Stop 14: Ballantynes Cove Section: Type Section for Northward Ice Flow from the Scotian Ice Divide

Ballantynes Cove, Nova Scotia

Wave-cut sections in the lowland regions that flank the Antigonish Highlands generally display two to three till units. The type section is at Ballantynes Cove south of Cape George. From this vantage point the Sangamon wave-cut platform cut into differing rock types, is clearly visible under three Wisconsinan tills. The underlying rocks of the section belong to the McAras Brook Formation (basalt, conglomerate) and Wilkie Brook Formation (limestone). The section was thoroughly sampled from top to bottom and the pebble types analyzed for provenance, a key to interpreting ice flow directions in Nova Scotia.

Summary for non-geologists: The Ballantynes Cove section shows three layers of glacial deposits, each corresponding to a different glacier advance. The lowest reddish till with shells was deposited by a large glacier advancing to the east-southeast and ending offshore near Sable Island. The middle greyish till was deposited by a Nova Scotian glacier flowing northeastward into St. Georges Bay and ending in the Cabot Strait, where the glacier floated off as a stream of icebergs. The final glacier advance was from a small ice cap in the Northumberland Strait that briefly expanded at the end of the last ice age.


Ballantynes Cove Section

The lower till (T1) is reddish-brown, massive and fine-grained containing Mercenaria shell fragments. It can be correlated with other shell-bearing basal till units along the Northumberland Strait. One of the distinguishing characteristics of the three till units at Ballantynes Cove is the stone content. The lowest till unit contains less than 10% pebble-sized particles and exhibits little sample to sample variation. A ship's boiler (3 m high) is washed up on the beach in front of the 31 m thick section.

Till 1 shows a relative abundance of reddish sandstone and conglomerate clasts, and the presence of well-rounded plutonic clasts. Till fabric at the base of the section shows a strong east-west orientation with a minor southeast mode.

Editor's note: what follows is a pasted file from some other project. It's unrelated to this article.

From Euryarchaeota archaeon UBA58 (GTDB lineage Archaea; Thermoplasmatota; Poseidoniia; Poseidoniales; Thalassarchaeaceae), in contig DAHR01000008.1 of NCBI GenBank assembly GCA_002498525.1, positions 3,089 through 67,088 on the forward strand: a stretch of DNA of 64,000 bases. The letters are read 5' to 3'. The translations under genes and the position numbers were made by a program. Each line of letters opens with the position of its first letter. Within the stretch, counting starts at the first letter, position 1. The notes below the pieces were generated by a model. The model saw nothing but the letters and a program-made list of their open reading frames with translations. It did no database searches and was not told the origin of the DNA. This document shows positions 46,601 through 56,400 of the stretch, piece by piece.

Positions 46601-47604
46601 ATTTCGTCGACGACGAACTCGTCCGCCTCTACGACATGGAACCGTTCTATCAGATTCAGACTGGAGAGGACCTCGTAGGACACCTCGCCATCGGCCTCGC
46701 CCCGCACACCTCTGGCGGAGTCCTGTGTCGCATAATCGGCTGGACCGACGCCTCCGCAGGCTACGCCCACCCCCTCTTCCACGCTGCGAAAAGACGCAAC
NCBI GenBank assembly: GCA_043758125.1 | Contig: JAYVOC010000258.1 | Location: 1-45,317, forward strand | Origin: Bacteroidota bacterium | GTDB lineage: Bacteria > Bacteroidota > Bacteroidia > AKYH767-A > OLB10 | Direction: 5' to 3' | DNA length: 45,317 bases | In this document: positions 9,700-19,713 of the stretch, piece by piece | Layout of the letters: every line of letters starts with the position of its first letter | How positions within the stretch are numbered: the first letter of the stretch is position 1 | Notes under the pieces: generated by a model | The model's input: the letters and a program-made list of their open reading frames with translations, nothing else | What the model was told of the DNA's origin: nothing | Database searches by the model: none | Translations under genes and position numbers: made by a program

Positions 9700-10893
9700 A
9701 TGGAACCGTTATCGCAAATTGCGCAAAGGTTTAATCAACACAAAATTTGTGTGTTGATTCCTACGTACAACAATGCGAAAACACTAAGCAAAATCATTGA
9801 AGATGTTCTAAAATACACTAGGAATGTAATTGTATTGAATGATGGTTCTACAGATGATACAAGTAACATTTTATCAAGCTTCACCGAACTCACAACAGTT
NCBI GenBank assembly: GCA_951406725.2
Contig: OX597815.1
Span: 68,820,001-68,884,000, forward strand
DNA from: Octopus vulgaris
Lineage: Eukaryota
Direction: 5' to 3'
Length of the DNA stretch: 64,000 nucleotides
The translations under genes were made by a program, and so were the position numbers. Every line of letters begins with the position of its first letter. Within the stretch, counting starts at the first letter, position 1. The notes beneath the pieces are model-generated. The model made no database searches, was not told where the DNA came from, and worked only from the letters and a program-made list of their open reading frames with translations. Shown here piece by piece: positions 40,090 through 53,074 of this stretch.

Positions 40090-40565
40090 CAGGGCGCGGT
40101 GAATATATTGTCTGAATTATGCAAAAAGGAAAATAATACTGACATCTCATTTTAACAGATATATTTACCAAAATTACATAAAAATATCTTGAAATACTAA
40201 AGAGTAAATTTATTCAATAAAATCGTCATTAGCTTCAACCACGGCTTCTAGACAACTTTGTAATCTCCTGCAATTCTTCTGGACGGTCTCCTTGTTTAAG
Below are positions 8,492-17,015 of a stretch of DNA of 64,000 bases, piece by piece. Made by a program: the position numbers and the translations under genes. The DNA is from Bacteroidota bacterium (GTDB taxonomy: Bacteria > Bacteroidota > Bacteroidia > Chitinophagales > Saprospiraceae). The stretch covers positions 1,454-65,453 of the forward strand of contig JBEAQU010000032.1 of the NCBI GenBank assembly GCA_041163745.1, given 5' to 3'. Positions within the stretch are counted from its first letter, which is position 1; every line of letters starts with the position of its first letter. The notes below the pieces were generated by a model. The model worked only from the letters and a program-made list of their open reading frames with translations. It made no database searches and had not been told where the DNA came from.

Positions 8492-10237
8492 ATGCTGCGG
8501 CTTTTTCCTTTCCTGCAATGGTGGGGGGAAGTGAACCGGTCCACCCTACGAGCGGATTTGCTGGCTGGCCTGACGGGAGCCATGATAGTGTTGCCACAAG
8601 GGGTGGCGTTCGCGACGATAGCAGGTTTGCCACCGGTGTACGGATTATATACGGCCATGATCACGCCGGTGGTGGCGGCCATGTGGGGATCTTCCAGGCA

The middle greyish red-brown silty till (T2) has sand lenses and partings and contains >10% pebble-sized particles. It is characterized by a marked increase in percentages of black metasiltstone and volcanic clasts, and the inclusion of diorite. Till fabric is oriented predominately northeast-southwest.

The upper till (T3) is a greyish, slightly fissile, silty-sandy till. It is separated from the middle till by a boulder layer containing black metasiltstone and diorite. Till fabric is oriented northeast-southwest. Clasts of green, hard conglomerate and amygdaloidal basalt increase markedly in the unit.


Sources of tills and glacier movement directions

The relative abundance of arkosic sandstone and well-rounded plutonic clasts in Till 1 is the result of east-southeastward ice flow across Devonian to Carboniferous conglomerate and sandstone to the north and northwest. Till fabric at the base of the section shows a strong east-west orientation with a minor southeast mode. Shell fragments in the till and an overall low percentage of clasts confirm a correlation with till on the Northumberland Shore formed by east-southeastward ice during the Caledonia Phase.

The marked increase in the proportion of black metasiltstone clasts and volcanic clasts in Till 2 and the presence of dioritic clasts indicate erosion of NeoProterozoic Georgeville Group rocks to the south and southwest, and a significant change in ice flow from southeastward to northeastward. This flow emanated from a local ice divide over Nova Scotia called the Scotian Ice Divide. The northeastward-trending till fabric in Till 2 is aligned with this change in ice flow direction.